Indoor Air Quality
When buying a car, most people will test the heater or air conditioner to see how the quality of air will be in the vehicle. Yet most people don't consider indoor air quality when building a home. The EPA has rated indoor air pollution as one of the five most urgent environmental issues, accounting for over $1 billion annually directed to health care costs. According to the American Lung Association, most Americans spend an average of 90% of their time indoors. Indoor air pollution exists in all homes to varying degrees. Sources of indoor air pollutants are gasses from: cooking, smoking, cleaning products, vacuuming, construction materials, and other volatile organic compounds. Pollutants from the outside can also contribute to poor air quality.
Radon from the soil can migrate into the home. Fumes from gas and diesel engines and outdoor smoke can also migrate inside. People generally do not relate to the quality of their indoor air as much as they relate it to the outdoor air. Indoor air is five to twenty times more polluted than outdoor air. A home is the largest investment most people make. There is no simple test for indoor air pollution. Problems are generally noticed when someone has an allergy problem, a reaction, or becomes ill. Meeting the minimum building code will address these items to a certain degree. However building codes, which are written as if every house was the same, require the very lowest amount of air exchanges or home tightness as predetermined by the government as being acceptable. Building codes are the very least legal construction standards. There is a lot of room for improvement beyond building to minimum code requirements. It is of little satisfaction to the home owner if their new home, which was built to minimum building code standards, is not comfortable or healthy. To feel healthy and comfortable, people need clean air. There are two ways to get fresh air into a house; the first is by uncontrolled drafts and leaks in the envelope. The second is by controlled ventilation. With uncontrolled ventilation, comfort, moisture control, mold issues and energy savings are compromised. In addition, very little of the air entering a house from uncontrolled leaks actually reaches the occupants in the volume needed, and what does is often sporadic. With a tightly sealed home, ventilation can be controlled. A tight home is more comfortable. Moisture that is associated with air leakage is reduced, making the possibility of mold growth less likely. With controlled ventilation, indoor air pollutants are diluted and removed from the house. The reduction in pollution from power generation will also mean cleaner outdoor air.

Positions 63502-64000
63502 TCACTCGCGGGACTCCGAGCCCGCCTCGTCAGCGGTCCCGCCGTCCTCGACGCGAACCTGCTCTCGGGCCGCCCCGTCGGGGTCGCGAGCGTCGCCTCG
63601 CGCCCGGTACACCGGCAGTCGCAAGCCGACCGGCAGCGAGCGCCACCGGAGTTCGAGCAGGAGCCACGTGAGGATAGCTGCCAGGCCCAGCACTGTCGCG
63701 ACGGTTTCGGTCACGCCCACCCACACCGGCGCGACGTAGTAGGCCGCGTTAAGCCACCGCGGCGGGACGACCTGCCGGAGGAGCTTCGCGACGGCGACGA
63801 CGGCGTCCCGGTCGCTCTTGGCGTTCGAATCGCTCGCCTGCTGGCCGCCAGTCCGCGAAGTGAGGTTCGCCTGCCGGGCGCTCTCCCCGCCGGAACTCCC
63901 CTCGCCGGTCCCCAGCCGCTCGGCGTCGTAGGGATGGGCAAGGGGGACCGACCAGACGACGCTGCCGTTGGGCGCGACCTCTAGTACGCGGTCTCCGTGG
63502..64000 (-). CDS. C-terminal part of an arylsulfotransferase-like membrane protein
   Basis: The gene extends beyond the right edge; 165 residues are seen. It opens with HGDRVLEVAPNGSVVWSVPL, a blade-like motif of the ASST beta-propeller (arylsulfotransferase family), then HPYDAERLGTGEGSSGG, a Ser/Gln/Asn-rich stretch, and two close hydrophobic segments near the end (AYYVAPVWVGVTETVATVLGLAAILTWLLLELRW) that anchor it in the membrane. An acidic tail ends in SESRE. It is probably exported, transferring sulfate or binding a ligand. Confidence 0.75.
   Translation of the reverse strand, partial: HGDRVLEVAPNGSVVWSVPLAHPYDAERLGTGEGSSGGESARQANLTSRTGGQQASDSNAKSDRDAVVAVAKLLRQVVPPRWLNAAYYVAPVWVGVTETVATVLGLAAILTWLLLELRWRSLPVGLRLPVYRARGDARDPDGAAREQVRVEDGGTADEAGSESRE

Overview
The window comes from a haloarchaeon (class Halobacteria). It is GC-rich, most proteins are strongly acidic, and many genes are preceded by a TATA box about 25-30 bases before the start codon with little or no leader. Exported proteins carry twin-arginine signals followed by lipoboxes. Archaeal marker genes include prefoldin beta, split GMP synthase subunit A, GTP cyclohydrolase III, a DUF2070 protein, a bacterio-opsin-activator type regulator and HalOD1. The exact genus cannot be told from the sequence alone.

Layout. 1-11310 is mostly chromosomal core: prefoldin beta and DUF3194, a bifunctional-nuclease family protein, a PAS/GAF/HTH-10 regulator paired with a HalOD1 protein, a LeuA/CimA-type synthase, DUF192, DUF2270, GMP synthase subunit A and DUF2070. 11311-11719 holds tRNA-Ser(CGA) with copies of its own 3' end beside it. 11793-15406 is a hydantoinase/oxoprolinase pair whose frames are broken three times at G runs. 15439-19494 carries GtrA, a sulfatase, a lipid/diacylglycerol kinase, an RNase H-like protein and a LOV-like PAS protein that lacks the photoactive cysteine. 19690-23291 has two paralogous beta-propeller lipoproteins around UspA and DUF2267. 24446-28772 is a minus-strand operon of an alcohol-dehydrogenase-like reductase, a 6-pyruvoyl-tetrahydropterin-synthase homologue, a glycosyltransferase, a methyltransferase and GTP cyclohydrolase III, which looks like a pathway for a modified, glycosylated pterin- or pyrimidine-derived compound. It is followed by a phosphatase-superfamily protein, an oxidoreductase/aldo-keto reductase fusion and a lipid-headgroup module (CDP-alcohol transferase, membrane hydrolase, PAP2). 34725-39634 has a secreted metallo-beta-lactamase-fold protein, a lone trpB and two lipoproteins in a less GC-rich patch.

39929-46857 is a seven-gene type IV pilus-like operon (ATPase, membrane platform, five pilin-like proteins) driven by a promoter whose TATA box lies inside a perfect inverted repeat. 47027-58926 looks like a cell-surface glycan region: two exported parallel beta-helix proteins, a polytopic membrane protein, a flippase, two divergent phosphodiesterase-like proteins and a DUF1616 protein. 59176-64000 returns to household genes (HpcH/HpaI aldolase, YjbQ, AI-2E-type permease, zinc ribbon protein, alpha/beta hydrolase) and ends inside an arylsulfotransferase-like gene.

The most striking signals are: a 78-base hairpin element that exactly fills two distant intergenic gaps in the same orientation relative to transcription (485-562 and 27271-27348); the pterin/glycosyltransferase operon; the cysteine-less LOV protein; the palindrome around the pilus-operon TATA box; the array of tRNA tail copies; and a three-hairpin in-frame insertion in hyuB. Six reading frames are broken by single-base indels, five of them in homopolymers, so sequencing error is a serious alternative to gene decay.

Often the response to building a tight and efficient house with an air exchange system is that the house is already too expensive. What does it cost? Everything costs: carpet, appliances, windows, dishes. The savings from building a tight, energy efficient house with a controlled ventilation system begins the day you move into it. Having clean air to breath and good health is more important than the other things we put into a house. Many homeowners spend much more time selecting door knobs than they do on selecting ventilation and insulation choices. Controlled ventilation is fundamental in modern construction techniques.
By investing in high-quality, properly installed insulation and ventilation, we can control the air entering and leaving our homes; we can live in a healthy environment; and improve the health and comfort of our family members.